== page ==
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Edinburgh, Leith, 16-17 Coburg Street, Sandport House

Building (20th Century), Office (20th Century), Sherd (Glass)(Medieval), Unidentified Pottery (Medieval)

Site Name Edinburgh, Leith, 16-17 Coburg Street, Sandport House

Classification Building (20th Century), Office (20th Century), Sherd (Glass)(Medieval), Unidentified Pottery (Medieval)

Canmore ID 247390

Site Number NT27NE 1418

NGR NT 2678 7651

Datum OSGB36 - NGR

Permalink http://canmore.org.uk/site/247390

Ordnance Survey licence number 100057073. All rights reserved.
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Administrative Areas

  • Council Edinburgh, City Of
  • Parish Edinburgh (Edinburgh, City Of)
  • Former Region Lothian
  • Former District City Of Edinburgh
  • Former County Midlothian

Architecture Notes

A two-storeyed rectangular concrete building, probably built in 1931 at the same time as the neighbouring warehouse (Coburg House) by Merchant David Bell. Converted in 2001 to office accommodation.

Information from RCAHMS

MKO 2001

Activities

Watching Brief (3 May 2010 - 5 June 2010)

A succession of archaeological investigations was undertaken at the site of the former (demolished) Sandport House located at 16 - 17 Coburg Street to the immediate west of Coburg Street Lane and the east of the North Leith Burial Ground. These investigations were undertaken in advance of the clearance and subsequent development of the site into affordable housing. The works consisted of a borehole survey (six boreholes were taken in total) to the south of the development area and an archaeological watching brief on the removal of rubble to the north of the development area. A previous archaeological evaluation undertaken on the site in 2009 identified that there was at least one underground vault within this area and four vaults were eventually revealed after the removal by machine of the (relatively) modern dump of material which had filled them. Three vaults were located to the north-east of the site with a number of fireplaces and a cast-iron range within. A brick floor was also exposed. A further vault to the west - with remnants of its vaulted roof still in place - looks to have functioned more as a service vault with a number of drains and later concrete piers for the buildings that were once located above it. Map regression and other archive research identified that the area had been subject to industrial development by the early 19th century (David Bell Seed Manufacturers occupied the site within a large mill building for a long time in the 19th and 20th century) and was certainly occupied before that in the 18th century. No vault existed to the north-west of the development area, although there was an indication that medieval deposits resided here and therefore a small hand-dug trench was excavated in the area to the centre of the north of the site which was to be affected by the development. This identified a number of potential medieval deposits with finds of pottery and glass, the exact date of which has yet to be determined.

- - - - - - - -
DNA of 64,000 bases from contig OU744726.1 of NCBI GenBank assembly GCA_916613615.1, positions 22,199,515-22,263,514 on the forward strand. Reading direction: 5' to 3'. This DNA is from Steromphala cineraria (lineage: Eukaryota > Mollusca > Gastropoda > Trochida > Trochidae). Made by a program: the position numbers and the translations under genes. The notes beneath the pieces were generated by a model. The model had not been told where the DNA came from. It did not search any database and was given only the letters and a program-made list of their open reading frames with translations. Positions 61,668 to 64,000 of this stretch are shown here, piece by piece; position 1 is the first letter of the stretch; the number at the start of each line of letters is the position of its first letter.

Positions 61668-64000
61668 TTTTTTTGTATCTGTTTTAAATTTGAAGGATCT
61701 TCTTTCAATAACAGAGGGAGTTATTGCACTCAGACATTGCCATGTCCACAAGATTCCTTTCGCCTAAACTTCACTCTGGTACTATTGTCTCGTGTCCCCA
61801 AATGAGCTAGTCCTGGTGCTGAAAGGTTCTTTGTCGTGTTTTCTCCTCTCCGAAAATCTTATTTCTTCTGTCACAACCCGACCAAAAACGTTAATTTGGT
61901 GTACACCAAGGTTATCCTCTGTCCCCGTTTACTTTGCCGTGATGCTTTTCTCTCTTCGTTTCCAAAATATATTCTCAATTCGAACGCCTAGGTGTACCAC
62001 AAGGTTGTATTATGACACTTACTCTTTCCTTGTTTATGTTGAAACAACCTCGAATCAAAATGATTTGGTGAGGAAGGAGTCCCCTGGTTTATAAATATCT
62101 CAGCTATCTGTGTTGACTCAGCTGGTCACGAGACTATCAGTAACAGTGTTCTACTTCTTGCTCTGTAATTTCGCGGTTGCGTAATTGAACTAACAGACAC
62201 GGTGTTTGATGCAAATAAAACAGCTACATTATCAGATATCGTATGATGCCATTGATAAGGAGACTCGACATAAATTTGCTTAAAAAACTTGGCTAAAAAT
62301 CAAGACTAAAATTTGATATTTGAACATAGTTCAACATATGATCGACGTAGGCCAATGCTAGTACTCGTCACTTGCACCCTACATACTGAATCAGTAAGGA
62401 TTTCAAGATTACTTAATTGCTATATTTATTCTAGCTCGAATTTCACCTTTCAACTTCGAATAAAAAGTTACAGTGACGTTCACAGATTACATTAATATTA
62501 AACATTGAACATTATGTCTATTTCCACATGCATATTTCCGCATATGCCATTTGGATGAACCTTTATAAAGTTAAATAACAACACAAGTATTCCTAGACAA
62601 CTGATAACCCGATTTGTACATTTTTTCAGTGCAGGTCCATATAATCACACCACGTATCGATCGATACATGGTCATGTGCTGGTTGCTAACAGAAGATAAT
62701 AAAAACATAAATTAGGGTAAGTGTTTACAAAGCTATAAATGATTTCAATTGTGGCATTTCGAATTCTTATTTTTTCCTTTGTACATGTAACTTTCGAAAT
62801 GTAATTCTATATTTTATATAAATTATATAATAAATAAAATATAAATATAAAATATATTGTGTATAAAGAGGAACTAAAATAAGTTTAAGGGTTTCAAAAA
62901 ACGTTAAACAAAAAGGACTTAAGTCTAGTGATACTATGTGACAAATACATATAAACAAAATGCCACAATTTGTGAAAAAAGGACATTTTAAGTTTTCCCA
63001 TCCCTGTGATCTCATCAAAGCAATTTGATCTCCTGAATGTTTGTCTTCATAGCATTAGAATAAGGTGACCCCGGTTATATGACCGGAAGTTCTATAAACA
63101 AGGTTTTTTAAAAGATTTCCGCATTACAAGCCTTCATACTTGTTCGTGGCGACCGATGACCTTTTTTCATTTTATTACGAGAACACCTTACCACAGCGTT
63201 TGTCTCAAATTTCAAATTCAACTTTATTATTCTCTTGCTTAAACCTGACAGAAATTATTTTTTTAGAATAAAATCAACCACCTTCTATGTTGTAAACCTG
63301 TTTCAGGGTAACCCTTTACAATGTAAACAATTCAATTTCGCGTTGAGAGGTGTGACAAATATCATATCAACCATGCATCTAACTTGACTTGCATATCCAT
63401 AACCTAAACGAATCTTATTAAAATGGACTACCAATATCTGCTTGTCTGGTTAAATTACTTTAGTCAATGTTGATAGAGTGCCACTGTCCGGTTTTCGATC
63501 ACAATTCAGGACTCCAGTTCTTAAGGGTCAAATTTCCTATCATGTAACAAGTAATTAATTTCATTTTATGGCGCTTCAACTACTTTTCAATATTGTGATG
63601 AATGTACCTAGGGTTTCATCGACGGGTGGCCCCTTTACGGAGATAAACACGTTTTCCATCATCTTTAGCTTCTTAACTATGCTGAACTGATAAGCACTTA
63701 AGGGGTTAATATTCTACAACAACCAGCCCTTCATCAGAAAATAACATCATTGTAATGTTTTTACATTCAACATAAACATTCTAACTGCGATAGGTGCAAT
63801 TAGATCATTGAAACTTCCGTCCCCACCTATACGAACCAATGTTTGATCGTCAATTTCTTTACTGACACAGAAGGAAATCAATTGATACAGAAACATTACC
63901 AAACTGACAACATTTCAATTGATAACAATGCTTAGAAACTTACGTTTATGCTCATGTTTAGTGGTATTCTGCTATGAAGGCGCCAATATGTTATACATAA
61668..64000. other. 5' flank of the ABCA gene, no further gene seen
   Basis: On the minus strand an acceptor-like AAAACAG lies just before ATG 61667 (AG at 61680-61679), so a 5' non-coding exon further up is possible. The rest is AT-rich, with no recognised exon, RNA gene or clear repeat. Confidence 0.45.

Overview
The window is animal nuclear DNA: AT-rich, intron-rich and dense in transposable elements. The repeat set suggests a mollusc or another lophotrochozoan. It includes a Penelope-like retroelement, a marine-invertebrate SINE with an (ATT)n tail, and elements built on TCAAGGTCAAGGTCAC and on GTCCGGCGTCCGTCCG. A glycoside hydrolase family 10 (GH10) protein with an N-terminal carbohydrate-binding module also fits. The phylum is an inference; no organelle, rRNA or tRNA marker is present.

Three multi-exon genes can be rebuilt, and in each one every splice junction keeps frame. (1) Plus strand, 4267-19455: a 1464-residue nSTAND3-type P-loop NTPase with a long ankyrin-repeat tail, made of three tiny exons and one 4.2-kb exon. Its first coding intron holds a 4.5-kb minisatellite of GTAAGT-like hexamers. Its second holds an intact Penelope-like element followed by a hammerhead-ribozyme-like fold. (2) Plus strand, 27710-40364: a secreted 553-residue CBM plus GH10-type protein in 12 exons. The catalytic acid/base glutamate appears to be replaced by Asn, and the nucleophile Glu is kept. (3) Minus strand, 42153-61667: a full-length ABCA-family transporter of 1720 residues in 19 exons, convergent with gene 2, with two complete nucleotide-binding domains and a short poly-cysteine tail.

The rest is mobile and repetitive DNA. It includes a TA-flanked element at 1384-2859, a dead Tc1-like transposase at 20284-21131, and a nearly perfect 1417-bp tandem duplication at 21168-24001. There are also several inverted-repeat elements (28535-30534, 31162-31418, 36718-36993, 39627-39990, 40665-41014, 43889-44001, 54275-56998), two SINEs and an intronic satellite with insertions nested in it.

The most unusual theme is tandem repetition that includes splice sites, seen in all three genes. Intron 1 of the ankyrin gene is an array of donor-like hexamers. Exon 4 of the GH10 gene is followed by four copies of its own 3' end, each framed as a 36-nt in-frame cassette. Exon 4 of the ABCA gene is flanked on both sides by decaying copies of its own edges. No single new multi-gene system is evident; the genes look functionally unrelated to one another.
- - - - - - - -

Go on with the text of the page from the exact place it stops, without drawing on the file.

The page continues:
AOC Archaeology 2010 (D. Sproat) OASIS ID: aocarcha1-90075

References

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